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Scotland Diving

Scuba diving > UK diving> Scotland diving
Scotland dive guide

Scotland diving is varied and offers great wreck diving in the world class Scapa Flow. Off the East Coast there are still many wrecks which have not been dived before. Although Scotland is known for it's wreck diving there are also some superb underwater cliffs, reefs and opportunities for great drift dives. The sea life includes porpoises, dolphins and whales and the West Coast has become the best place to see basking sharks.

Average air temperatures:

In January and February 41F to 45F (5C to 7C),
and summer has average temperatures of 66F (19C)
Water temperatures range from about 4C (39F)
in January to March, to about 13C (55F) in July to September. A dry suit with a warm undersuit is needed for most of the year. A thick semi-dry may be adequate from late spring to early autumn.
Coldest time: January and February
Warmest time: July and August Possible to dive all year round weather permitting.
Best time to dive between May and September.
Worst time to dive: There is no bad time to dive but the tidal currents in Scotland can be treachorous. Therefore before diving anywhere find out about the tides. Visibility can be very variable. The west coast of Scotland has a reputation for better visibility than the east.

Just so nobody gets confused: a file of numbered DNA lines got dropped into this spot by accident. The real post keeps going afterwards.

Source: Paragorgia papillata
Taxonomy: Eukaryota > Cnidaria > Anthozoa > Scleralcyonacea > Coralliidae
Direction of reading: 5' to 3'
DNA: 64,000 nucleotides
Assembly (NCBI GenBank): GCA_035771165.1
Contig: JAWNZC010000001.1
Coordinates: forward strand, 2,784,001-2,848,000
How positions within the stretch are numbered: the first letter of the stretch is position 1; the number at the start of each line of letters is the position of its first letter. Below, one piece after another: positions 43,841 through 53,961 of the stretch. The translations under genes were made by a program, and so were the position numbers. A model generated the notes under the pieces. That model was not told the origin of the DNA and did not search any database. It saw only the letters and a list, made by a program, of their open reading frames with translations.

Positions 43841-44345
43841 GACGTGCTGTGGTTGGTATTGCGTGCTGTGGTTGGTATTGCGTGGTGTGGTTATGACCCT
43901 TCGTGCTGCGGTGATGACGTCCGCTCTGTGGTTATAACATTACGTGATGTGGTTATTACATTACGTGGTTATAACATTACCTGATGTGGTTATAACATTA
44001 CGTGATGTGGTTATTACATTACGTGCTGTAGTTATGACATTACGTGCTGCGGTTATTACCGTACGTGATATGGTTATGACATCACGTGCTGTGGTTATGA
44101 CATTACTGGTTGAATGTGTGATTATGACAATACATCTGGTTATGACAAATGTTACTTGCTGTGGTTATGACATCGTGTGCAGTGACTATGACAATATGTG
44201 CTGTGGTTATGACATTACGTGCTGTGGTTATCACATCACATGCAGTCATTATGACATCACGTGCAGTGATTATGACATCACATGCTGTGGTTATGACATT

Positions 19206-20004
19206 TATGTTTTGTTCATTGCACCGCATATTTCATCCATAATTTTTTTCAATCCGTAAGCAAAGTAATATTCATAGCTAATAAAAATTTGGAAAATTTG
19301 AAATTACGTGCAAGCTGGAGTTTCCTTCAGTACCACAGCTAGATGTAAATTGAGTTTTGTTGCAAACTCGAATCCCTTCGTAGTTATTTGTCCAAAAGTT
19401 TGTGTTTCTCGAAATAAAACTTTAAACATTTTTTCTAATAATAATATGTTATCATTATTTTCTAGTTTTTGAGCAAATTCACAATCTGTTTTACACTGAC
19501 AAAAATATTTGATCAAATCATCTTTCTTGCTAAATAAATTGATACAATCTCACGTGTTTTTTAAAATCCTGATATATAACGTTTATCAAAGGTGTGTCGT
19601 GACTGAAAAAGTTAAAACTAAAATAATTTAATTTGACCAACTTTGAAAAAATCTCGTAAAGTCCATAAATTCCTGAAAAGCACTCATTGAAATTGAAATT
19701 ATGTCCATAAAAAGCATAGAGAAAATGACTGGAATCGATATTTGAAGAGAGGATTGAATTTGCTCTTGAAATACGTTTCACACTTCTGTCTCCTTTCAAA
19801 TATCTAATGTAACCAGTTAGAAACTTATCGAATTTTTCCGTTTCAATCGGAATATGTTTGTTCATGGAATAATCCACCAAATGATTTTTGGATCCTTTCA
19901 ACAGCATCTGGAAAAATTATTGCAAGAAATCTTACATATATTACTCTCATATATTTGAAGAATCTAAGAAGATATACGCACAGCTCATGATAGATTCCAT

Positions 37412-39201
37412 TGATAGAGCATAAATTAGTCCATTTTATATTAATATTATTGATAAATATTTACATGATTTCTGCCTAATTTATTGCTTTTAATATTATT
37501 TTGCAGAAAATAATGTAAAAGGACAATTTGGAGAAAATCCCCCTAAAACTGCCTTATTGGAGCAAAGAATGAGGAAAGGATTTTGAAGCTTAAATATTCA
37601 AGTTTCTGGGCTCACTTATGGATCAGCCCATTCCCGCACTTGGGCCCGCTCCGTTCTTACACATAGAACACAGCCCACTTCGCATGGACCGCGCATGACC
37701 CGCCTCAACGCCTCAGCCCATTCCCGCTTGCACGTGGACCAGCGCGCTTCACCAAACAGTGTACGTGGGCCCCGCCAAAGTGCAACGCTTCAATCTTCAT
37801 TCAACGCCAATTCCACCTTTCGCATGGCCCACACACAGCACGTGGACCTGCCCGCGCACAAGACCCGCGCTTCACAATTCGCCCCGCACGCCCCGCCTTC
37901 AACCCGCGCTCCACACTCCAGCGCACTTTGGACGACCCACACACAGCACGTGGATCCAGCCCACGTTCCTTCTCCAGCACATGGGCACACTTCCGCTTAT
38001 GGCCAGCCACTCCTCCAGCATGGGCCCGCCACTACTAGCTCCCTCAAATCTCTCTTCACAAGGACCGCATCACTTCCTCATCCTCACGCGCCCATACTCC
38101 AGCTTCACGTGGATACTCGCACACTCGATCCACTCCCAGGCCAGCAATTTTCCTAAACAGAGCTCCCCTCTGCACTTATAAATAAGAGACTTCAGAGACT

Scotland diving has a lot of highlights. The renowned Scapa Flow boasts famous wrecks like the SMS Dresden, the SMS Kronprinz Wilhelm, the SMS Brummer and the SMS Konig.

The Scottish west coast port of Oban offers some of the best diving in northern Europe around the islands and inlets of the Inner Hebrides. Boasting excellent visibility the area has abundant marine life. Most dive sites are sheltered which makes them suitable for both beginners and intermediate divers.

St Abbs offers some great diving around its rocky islets and Scotland's only marine reserve, the Eyemouth Nature Reserve.

In Ullapool you can dive the famous Conservation Cave (also known as Cathedral Cave) and some famous wrecks.

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